Stomach bloating caused by trapped wind is a common condition that can result in pain and discomfort in the abdominal area. When we swallow air while eating, talking or drinking, it can make its way into the digestive tract which puts pressure on the stomach area, and it needs to get out somehow.
It’s perfectly normal to have intestinal gas. Holding it in can lead to painful trapped wind, cramps and noticeable bloating. In fact, we all produce gas and need to pass wind to release it on average around 15 to 20 times a day.
It can become embarrassing when your stomach starts grumbling and making gurgling noises during a social gathering, a meeting at work or an exam in school. For those who struggle, we understand how frustrating it can be. So, we’ve put together our most effective remedies to get rid of trapped wind.
The simple act of physical movement causes the intestines to move around by releasing trapped gas and regulating the digestive system. Taking a brief 10-minute walk soon after eating can help to relieve any trapped wind and pain.
Peppermint is incredibly soothing on the gut. Peppermint oil is a natural anti-spasmodic, which reduces muscle spasms that cause digestive discomfort. You can enjoy a caffeine free cup of peppermint tea at any time of the day or before a meal to reduce discomfort.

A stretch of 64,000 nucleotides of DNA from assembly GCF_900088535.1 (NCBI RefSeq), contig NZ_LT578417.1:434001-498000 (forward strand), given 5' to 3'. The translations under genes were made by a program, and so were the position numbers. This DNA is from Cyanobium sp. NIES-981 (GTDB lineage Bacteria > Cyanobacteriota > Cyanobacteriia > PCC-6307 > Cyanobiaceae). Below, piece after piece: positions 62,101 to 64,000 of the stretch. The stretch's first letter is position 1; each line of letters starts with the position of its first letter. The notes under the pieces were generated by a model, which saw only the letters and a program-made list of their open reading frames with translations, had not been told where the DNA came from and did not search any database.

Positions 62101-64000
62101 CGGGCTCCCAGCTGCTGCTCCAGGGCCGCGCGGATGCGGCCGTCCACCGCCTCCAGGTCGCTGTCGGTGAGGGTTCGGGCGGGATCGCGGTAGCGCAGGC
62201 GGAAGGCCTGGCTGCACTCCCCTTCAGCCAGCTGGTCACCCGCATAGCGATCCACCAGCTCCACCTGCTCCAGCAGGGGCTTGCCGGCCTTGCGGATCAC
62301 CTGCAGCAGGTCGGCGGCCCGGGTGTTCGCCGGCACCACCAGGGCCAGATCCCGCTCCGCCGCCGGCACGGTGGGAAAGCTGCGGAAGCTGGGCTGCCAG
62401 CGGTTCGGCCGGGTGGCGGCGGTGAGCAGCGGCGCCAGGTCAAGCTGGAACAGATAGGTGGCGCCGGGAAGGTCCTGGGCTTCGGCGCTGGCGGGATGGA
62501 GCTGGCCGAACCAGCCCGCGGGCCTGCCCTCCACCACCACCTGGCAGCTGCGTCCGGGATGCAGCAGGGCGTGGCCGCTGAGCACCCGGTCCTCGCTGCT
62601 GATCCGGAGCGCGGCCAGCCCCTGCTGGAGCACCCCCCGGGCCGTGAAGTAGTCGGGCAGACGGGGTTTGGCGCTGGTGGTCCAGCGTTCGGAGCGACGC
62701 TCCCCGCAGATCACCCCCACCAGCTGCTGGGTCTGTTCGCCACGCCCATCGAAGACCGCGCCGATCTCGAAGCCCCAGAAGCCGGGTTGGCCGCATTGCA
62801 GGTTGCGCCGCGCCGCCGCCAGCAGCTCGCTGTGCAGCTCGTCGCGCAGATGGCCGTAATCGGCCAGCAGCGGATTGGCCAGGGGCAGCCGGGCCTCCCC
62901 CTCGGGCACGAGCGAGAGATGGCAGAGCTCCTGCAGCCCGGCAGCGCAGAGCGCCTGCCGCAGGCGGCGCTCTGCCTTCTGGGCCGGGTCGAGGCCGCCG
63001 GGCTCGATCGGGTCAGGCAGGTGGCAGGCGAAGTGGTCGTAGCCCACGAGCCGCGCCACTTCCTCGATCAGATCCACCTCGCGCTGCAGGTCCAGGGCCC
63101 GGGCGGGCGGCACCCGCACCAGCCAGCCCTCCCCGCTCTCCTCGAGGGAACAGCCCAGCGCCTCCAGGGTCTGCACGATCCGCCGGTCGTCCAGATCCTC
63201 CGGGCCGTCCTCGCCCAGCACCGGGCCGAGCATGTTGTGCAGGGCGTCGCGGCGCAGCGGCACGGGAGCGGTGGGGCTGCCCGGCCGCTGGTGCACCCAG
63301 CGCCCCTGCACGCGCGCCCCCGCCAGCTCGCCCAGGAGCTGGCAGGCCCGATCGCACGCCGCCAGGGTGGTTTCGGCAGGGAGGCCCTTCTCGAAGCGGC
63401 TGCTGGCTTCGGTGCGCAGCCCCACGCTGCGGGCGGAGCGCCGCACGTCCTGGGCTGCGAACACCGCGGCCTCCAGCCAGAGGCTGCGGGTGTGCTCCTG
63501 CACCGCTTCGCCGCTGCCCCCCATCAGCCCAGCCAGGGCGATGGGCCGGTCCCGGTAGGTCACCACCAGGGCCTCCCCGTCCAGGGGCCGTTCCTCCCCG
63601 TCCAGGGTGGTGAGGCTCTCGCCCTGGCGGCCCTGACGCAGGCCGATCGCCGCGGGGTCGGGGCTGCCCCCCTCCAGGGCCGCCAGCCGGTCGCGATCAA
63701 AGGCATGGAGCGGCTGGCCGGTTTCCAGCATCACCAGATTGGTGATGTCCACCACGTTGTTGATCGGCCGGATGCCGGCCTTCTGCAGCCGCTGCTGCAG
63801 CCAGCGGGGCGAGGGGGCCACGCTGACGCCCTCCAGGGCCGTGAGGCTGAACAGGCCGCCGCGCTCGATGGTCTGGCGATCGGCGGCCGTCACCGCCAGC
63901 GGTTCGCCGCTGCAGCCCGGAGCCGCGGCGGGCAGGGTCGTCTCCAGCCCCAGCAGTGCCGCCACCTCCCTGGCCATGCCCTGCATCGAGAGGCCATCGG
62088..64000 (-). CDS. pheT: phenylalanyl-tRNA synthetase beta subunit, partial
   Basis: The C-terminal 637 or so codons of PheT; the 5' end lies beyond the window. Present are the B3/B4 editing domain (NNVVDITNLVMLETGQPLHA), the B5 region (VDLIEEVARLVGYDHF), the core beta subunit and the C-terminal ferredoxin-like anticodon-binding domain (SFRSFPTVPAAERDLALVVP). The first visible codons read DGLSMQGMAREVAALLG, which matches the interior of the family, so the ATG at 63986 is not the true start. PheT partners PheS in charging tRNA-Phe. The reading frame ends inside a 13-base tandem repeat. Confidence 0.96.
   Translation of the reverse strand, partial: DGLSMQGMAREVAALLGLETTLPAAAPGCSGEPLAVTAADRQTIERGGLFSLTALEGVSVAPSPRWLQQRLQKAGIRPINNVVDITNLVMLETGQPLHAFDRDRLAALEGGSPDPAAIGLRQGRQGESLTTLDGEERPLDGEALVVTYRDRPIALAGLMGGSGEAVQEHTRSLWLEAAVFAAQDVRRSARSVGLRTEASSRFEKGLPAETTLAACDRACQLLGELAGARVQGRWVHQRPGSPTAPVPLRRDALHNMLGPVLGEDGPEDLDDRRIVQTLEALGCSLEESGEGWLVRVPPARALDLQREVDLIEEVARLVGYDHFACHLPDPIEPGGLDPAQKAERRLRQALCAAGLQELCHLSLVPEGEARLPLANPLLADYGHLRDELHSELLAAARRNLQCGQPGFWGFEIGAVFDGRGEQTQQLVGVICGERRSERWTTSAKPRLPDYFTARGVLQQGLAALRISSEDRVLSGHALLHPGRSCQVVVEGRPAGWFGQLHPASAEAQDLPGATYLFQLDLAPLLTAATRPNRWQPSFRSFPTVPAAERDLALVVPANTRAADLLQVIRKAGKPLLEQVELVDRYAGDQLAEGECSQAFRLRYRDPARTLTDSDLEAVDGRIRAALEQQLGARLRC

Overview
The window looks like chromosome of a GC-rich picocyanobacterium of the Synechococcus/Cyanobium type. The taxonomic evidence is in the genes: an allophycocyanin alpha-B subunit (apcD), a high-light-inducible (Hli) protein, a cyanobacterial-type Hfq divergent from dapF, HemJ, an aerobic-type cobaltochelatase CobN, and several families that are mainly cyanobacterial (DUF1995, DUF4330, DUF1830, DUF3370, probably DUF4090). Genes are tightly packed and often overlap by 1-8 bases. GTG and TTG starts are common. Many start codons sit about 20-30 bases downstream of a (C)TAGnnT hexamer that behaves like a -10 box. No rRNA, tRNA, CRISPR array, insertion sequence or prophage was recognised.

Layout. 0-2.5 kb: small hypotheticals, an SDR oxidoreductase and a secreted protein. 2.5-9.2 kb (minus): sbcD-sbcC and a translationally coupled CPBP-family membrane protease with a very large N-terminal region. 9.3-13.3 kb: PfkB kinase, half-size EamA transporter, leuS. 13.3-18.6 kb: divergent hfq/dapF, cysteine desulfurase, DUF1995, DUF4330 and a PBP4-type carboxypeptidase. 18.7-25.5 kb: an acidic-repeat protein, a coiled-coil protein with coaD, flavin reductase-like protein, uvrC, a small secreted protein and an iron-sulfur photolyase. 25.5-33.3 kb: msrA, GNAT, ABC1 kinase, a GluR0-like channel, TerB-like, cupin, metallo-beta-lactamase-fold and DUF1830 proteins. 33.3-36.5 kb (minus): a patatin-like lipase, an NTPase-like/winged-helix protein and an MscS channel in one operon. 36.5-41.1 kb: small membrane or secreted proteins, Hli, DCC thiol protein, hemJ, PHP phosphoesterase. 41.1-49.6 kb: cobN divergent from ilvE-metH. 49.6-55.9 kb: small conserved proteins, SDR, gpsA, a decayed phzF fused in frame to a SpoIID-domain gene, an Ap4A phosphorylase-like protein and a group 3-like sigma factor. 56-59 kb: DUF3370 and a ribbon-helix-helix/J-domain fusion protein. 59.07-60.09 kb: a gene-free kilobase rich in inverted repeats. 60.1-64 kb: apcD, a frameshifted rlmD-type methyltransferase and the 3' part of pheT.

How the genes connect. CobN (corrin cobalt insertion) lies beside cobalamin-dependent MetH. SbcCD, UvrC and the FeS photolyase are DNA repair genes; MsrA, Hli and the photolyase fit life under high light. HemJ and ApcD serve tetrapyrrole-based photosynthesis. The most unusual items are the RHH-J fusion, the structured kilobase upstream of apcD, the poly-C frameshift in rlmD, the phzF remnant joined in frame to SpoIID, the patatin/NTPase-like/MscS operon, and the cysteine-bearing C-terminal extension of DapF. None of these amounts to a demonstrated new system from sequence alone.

Fizzy drinks contain bubbles filled with carbon dioxide, which is a gas that is released from the beverage after it is consumed. Other factors that contribute to air being swallowed include eating too fast or while talking at the same time, drinking through a straw and chewing gum.
Eating certain foods can cause trapped wind. Everybody is unique and will find different foods to be problematic. However, these foods are the usual culprits for causing intestinal gas:
• Prunes and prune juice
• Spicy foods
• Artificial sweeteners
• Dairy products
• Fried foods
• Garlic and onions
• High-fat foods
• Beans and lentils
Lying on one side for a few minutes on a bed or the floor and pulling your knees up to your chest could help. This position may help release any of the gas that's in the lower intestine. It could take more than a few minutes repeating the movement; moving the legs slowly up to the chest and then back down.
Our gut contains good bacteria which helps our bodies break down the food we eat and turn it into nutrients that can be absorbed into the blood stream. Eating enough fibre helps to feed the good bacteria as well as improving stool quality. The faster food stools move through the gut, the less time it has to ferment and produce gas. Foods such as bananas and wholegrain cereals are a good way to slowly introduce more fibre. Too much fibre could have the opposite effect and cause even more bloating.
The ultimate goal is to get back to a healthy diet and pass gas without pain and bloating. If the bloating becomes very painful and nothing seems to help, then make an appointment to see your doctor. Gas is usually not a sign of a more serious problem, but a doctor can help in tracking down the source and offer more solutions.